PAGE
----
While the Academy is open to a negotiated resolution of the matter, we have begun the arbitration process called for in Deb’s employment agreement. In the interest of transparency, we have offered to waive the confidentiality that usually surrounds the arbitration process.

Why has it come to this?
We hired her to be President/CEO with the highest hopes, and as sometimes happens in an organization issues arose. It would be inappropriate and a violation of our confidentiality restrictions to go into details regarding Deb’s performance. We can say, however, that some of her public statements are clearly incompatible with the role of the President/CEO of this organization, including her false and damaging claims about the integrity of the Grammy Awards process.

Is the Academy simply resistant to change?
The Academy remains fully committed to a transformative agenda, including implementation of 17 of the 18 the recommendations of the Diversity and Inclusion Task Force. In fact, we will be shortly reconvening the Task Force to review our progress. The suggestion that Deb was hindered by the Academy’s resistance to change is simply untrue, and we are continuing on the path of change even during this time.

What about the sexual harassment allegation she made?
We take that allegation very seriously and it is being independently investigated by a law firm with no previous ties to the Academy.

Speaking of law firms, how do we answer her claim that the Academy’s legal fees are excessive?
Viewed as a percentage of the size of deals our lawyers negotiated, our legal fees are well in line with industry standards While hiring a full time in-house counsel would not eliminate the need for the use of expert law firms and could actually increase overall legal costs, the Academy was and remains willing to consider doing so if it will result in a savings to the Academy.

Are we conducting a search for a new CEO?
We cannot begin a search until the situation with the current CEO is resolved.

The Grammys

Are the Grammy procedures fair?
The Grammy nominating and voting procedures have been developed and refined over the years to ensure that qualified people are voting on matters within their expertise, and to protect those nominators and voters from lobbying and pressure. It has become clear that it needs to be better understood, so we have taken steps to make it more public and to educate people about how it works and why it is designed as it is.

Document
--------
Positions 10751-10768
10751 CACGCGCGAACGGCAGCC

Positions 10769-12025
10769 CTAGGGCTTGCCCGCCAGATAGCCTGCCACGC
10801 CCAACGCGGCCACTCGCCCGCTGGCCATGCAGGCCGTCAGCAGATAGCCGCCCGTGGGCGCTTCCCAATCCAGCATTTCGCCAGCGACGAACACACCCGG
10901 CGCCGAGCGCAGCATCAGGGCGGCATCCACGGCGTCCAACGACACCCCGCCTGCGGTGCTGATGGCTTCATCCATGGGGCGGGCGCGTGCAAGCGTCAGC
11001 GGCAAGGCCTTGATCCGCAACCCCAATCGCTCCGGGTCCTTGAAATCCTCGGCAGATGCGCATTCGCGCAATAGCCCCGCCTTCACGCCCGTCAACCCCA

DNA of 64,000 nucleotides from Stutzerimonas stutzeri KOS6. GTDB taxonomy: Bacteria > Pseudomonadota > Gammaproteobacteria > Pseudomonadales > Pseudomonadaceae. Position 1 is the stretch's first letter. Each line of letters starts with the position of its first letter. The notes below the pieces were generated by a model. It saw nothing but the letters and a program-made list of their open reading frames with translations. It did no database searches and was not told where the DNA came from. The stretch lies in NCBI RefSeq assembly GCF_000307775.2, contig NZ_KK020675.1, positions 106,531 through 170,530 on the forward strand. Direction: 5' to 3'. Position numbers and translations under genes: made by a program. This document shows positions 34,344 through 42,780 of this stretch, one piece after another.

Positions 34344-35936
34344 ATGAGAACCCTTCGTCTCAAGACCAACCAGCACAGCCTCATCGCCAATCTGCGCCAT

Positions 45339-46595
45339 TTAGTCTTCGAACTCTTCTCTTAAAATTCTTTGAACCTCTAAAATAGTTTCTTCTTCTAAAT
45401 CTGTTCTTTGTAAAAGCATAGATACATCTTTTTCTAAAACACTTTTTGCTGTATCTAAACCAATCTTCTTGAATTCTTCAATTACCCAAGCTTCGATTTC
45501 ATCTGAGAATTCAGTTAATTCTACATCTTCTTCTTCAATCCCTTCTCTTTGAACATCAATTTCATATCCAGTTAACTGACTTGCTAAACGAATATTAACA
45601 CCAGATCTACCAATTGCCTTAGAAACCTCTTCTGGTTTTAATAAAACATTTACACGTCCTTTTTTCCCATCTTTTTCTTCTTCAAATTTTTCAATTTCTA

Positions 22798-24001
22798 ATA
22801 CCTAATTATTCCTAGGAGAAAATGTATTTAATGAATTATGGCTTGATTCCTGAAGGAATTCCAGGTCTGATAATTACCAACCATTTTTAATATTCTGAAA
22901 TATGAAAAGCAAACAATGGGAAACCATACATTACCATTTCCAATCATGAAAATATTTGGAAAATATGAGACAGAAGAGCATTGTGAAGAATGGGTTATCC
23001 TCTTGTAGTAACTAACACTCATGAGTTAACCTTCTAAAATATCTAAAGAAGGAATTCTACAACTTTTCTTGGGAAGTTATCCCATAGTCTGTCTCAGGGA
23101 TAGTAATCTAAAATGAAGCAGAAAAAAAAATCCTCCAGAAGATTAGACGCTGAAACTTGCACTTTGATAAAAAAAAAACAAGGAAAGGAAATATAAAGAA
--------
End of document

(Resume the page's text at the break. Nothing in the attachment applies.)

Detailed information and FAQs about the Grammy process may be found at https://www.grammy.com/recording-academy/faq#overview.

Are we making any changes to the GRAMMY procedures?
We administer the Grammy  Awards system on behalf of the music community, so when we hear feedback—good or bad—we take it to heart. Because this is a peer-driven process, we rely on music professionals to get involved and be an active part of the discussion about what changes need to happen and why. As a result, the awards process evolves every year, driven by music makers and genre experts who offer proposals to amend our rules based on the specific needs of their community.

We accept these proposals throughout the year and vote on them each spring in our annual Awards and Nominations Meetings to determine any adjustments we need to make. Proposals are due March 1 and this year’s meeting is happening in April. Additionally, our leadership is looking at all of our processes to make sure that it’s the best it can be. We take pride in ensuring we’re creating and maintaining a system that’s secure and fair. We will do our best to think about every loophole and caveat, and develop safeguards to maintain integrity in the process.

Diversity and inclusion

What progress have we made in acting on the recommendations of the Diversity and Inclusion Task Force?
We’re making good progress, including:

  • We hope to hire a diversity and inclusion officer at the executive level by late April.
  • We will establish and fund a university fellowship to monitor the Academy’s compliance around diversity and inclusion issues.
  • We are creating a fund to be distributed annually to different “women in music” organizations. It will be managed by the diversity and inclusion officer.
  • We are considering amending our governance documents to incorporate diversity and inclusion in various ways.

You can see a summary of our progress at https://www.grammy.com/recording-academy/pressroom/diversity-inclusion.

What is the Task Force’s role going forward?
We plan to meet with the Task Force soon so that we can collectively review our progress and discuss ideas for moving forward.

What next?

What can we expect to happen next?
While we attempt to resolve the CEO issue, it is important that the work of the Academy, the activity of our chapters and our progress towards transformation continue. Hopefully we will have some news soon.

How can we help?
Keep engaged in the great work you are doing, which is so important and appreciated.